What kind of treatments are available for colorectal cancer?

Treatment depends on many factors including the stage of the cancer. Treatment may include surgery, chemotherapy, radiation therapy, immunotherapy, and targeted therapy. Once the diagnosis of colorectal cancer is made, it is important to meet with your oncology team to formulate the best treatment plan for the individual.

What is the likelihood that colorectal cancer will return after someone has already been treated?

Once you are diagnosed with colorectal cancer and successfully treated, there are many factors that impact the likelihood that the cancer will return. This includes the location of primary tumor, number of lymph nodes involved, depth of invasion, presence of nerve or blood vessel invasion, perforated tumor, positive surgical margins, and poorly differentiated histology.

You are the colorectal cancer site leader at the Yolanda G. Barco Oncology Institute (YGBOI). What made you interested in specializing in this type of cancer?

Since I was a medical student, I have always had an affinity for the digestive system. So much so that I was strongly considering specializing in gastroenterology at one point in my career. However, I found my true calling and it was to be an oncologist. I still had a special interest in the digestive system though, which led to a special interest in caring for patients with colorectal cancer.

How do you consult with other specialists at MMC to help cancer patients during treatment and recovery? For example, GI providers, dietitians, pelvic rehab therapists, etc.

Our focus and goal for all our patients at YGBOI is to give the best care possible. To do so, we work closely with all the disciplines, which include the medical oncologists, radiation oncologists, dieticians, gastroenterologists, surgeons, and physical therapists. We have great communication between the different specialties, and that really helps in the treatment and recovery process.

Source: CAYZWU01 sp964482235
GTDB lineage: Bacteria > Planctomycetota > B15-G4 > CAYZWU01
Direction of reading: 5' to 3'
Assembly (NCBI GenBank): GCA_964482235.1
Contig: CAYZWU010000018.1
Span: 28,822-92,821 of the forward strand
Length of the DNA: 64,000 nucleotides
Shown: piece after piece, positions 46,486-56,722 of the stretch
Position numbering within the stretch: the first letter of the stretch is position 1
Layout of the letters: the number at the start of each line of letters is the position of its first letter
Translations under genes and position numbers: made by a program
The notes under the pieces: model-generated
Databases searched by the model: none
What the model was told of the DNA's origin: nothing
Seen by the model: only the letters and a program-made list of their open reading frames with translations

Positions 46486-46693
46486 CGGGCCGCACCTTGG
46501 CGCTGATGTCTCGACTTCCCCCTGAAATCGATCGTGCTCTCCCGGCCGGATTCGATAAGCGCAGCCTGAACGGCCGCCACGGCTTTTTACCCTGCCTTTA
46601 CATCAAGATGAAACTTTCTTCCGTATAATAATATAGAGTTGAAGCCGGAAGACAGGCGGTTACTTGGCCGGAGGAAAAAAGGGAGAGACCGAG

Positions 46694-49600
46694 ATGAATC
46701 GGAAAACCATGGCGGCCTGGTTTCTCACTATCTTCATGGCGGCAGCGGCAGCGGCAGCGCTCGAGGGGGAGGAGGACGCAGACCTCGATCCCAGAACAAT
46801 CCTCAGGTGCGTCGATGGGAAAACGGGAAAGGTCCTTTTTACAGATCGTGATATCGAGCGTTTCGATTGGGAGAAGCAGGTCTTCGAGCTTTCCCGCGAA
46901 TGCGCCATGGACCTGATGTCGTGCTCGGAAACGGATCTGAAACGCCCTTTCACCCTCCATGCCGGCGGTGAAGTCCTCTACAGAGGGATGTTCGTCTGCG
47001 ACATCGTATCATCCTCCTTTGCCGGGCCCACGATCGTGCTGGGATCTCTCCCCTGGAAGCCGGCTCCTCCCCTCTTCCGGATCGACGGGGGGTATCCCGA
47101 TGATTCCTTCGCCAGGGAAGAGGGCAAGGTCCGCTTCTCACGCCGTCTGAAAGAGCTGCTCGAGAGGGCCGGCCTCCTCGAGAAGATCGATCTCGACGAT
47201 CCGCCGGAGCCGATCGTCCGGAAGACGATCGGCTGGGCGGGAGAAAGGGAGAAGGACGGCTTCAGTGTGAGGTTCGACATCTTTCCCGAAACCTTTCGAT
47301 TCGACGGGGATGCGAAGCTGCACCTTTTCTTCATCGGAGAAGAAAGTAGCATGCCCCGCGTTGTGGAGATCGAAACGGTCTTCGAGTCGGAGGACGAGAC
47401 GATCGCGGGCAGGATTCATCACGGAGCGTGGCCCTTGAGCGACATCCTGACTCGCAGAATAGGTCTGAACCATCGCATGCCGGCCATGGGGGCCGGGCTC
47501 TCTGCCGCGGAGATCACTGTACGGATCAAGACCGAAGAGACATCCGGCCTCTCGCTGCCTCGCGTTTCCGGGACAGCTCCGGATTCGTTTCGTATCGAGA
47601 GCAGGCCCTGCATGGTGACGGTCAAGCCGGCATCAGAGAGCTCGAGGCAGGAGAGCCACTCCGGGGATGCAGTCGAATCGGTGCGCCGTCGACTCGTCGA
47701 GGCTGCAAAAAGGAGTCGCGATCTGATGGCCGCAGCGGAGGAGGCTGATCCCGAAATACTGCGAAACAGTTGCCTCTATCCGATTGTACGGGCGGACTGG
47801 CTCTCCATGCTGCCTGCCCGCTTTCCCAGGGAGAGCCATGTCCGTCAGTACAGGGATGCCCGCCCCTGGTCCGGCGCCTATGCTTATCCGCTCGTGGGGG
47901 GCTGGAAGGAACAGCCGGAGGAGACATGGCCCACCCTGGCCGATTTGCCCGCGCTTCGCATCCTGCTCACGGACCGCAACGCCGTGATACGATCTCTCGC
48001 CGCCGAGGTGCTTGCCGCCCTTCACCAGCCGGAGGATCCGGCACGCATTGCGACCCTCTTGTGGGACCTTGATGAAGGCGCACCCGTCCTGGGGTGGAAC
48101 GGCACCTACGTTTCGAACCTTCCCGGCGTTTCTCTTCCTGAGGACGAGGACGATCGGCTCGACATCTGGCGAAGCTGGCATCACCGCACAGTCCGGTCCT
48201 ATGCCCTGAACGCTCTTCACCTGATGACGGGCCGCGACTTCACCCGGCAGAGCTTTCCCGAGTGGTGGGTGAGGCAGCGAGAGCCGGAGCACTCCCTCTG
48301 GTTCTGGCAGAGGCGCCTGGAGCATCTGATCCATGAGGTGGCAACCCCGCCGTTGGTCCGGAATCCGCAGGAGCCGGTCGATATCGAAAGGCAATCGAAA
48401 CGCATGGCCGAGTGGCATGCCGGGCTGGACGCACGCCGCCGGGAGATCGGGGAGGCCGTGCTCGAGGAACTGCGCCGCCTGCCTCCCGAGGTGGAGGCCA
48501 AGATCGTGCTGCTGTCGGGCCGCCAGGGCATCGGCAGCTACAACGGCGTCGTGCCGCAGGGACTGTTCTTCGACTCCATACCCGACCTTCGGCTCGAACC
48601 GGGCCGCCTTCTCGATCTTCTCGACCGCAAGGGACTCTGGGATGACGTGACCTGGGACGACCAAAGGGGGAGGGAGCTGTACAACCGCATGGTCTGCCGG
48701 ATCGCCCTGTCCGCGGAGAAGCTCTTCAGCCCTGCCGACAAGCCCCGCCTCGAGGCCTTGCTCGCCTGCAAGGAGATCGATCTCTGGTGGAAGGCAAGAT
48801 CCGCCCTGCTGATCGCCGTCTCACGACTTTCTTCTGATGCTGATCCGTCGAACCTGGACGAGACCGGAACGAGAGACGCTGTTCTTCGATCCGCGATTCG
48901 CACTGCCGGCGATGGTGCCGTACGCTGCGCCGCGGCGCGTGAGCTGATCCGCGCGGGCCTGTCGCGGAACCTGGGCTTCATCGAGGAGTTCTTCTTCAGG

What progress have you seen in treatment and prevention since you have been at YGBOI? What do you hope to see in 5 or 10 years from now in how colorectal cancer is prevented and treated?

I have been here at YGBOI for approximately 14 years. During that time, I have been able to witness significant progress made in how we are able to manage colorectal cancer. There have been many breakthroughs in the drug treatments available. This has translated to improving the success rate of cure as well as improving survival in individuals with advanced colorectal cancer. We need to continue to build on that with further research leading to newer and more effective drugs.

In the future, through education of the public, we can lower the impact of colorectal cancer. We can achieve this by lifestyle changes, avoiding risk factors and getting screening colonoscopies in a timely manner.


Colorectal Cancer Treatment Resources

The American Cancer Society and Colorectal Cancer Alliance developed the website, specifically to raise awareness and present facts about the importance of colon cancer screenings starting at age 45. More information about gastroenterology services, including colonoscopies, and cancer treatment services at Meadville Medical Center, can be found at the following links:


Cancer Treatment/Oncology: